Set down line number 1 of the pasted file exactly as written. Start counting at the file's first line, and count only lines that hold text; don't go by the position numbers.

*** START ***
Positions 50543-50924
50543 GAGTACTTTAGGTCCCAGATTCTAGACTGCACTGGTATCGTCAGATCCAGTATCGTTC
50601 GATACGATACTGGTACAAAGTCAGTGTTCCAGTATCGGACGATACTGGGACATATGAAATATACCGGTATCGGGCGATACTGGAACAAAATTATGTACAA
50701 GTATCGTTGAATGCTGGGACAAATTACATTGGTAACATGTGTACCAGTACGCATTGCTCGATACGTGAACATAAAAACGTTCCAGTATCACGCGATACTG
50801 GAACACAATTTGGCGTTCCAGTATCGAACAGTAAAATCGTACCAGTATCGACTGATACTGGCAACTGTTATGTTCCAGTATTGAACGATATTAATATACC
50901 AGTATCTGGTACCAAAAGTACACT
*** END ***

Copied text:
Positions 50543-50924